Pub and restaurant chefs today welcomed Rishi Sunak's "new vacation program" to help those in the hospitality industry – winter is still going to be a tough winter for many, as others have warned.
The Chancellor has presented another rescue package to increase support for affected companies that are struggling under tier two lockdown and self-employed.
As part of the job support program, the government will now pay a larger share of the personnel costs for working time reductions, with only a five percent contribution from employers instead of 33 percent.
Firms in Tier Two high risk areas can also receive grants of up to £ 2,100 per month to help fend off criticism from hotspots in the north that have been restricted for months.
Mr Sunak spoke in the House of Commons today that 150,000 businesses across England could benefit from the move, at a possible cost of £ 1 billion.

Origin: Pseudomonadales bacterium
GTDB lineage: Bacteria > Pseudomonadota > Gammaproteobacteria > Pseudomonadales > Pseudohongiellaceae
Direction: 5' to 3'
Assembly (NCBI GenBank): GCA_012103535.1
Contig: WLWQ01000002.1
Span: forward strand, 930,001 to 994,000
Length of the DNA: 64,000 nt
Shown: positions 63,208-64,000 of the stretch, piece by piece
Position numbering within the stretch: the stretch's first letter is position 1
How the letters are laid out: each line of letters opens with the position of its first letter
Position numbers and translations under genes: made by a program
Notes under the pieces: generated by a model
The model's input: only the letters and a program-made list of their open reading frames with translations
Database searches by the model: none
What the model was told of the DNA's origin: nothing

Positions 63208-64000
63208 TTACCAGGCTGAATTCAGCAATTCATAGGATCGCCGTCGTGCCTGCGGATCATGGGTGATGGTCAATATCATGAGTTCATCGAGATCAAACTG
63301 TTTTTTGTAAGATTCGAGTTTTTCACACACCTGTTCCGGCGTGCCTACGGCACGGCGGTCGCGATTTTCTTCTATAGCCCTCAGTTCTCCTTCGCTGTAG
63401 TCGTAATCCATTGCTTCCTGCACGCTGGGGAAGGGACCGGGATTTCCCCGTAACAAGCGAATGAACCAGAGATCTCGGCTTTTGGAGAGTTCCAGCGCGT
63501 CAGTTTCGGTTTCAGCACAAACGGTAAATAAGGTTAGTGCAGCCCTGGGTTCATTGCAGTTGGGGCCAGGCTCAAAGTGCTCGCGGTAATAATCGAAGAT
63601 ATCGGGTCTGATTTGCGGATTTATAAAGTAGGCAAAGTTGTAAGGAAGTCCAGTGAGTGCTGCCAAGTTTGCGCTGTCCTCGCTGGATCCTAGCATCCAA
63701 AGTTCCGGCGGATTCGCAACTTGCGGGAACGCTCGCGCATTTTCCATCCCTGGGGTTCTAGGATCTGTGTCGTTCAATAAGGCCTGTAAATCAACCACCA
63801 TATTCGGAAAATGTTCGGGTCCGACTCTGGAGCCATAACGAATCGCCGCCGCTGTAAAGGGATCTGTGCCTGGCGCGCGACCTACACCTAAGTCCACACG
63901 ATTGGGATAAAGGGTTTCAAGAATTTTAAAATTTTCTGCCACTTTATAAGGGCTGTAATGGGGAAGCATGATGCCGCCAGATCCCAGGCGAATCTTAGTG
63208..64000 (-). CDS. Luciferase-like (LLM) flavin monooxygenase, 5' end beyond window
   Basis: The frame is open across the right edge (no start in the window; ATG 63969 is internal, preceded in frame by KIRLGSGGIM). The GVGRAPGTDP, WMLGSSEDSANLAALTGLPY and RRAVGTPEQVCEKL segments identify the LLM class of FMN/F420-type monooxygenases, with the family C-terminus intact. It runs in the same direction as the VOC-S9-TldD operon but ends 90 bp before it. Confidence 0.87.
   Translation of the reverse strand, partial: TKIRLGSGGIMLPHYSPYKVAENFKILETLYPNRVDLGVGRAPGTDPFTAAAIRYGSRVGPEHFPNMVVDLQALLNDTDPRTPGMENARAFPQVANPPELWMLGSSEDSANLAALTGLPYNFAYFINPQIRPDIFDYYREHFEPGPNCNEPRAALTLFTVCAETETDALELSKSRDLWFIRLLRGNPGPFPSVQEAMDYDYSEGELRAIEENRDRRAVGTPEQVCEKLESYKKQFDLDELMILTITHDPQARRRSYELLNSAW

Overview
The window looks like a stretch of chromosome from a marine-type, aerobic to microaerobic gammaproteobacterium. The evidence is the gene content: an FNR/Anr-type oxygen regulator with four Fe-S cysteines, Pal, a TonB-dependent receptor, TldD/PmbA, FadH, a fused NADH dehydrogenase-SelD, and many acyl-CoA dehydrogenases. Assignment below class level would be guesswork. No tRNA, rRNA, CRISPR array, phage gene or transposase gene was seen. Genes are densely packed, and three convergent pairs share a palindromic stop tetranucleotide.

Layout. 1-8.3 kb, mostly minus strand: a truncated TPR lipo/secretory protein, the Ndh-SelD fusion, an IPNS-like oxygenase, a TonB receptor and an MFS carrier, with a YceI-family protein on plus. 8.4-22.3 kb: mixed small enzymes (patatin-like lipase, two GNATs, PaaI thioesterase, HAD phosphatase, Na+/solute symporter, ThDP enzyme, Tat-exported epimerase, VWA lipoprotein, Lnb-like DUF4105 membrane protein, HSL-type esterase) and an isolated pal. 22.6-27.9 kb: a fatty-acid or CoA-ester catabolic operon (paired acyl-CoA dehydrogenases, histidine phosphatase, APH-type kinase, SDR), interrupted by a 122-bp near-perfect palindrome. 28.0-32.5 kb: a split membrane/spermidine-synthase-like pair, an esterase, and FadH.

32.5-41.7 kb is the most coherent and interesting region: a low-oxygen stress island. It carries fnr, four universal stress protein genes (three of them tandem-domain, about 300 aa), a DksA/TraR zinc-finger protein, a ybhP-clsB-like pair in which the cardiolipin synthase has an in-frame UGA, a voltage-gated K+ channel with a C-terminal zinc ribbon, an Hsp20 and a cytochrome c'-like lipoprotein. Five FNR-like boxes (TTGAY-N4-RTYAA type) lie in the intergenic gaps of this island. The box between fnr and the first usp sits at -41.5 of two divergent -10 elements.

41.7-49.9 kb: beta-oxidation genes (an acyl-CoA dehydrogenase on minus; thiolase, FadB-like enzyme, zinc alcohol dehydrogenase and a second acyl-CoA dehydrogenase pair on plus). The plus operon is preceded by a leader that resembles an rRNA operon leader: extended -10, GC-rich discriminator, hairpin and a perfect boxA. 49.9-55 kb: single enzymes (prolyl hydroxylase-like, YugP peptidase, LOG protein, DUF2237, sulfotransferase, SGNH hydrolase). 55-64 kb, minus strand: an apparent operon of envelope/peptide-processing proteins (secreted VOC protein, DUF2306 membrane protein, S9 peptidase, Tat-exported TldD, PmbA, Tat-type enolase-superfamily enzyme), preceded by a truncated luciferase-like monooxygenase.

State support for the self-employed has also been increased. By April, the grants had increased from 20 percent to 40 percent of average profit – meaning the maximum quarterly payment is now £ 3,750.
Business leaders today hailed the recent bailout with Dame Carolyn Fairbairn, Director General of the Confederation of British Industries, calling the program "a welcome and much-needed follow-up to the vacation program".
Rishi Sunak (pictured today) has unveiled another billion pound rescue package to increase support for affected companies under the Tier 2 ban and for the self-employed
While businesses forced to close in the toughest tier three areas have access to significant funding, less is available for high risk tier two regions like London and Essex – despite the ban on shuffling households in Indoor spaces mean that many of them are under pressure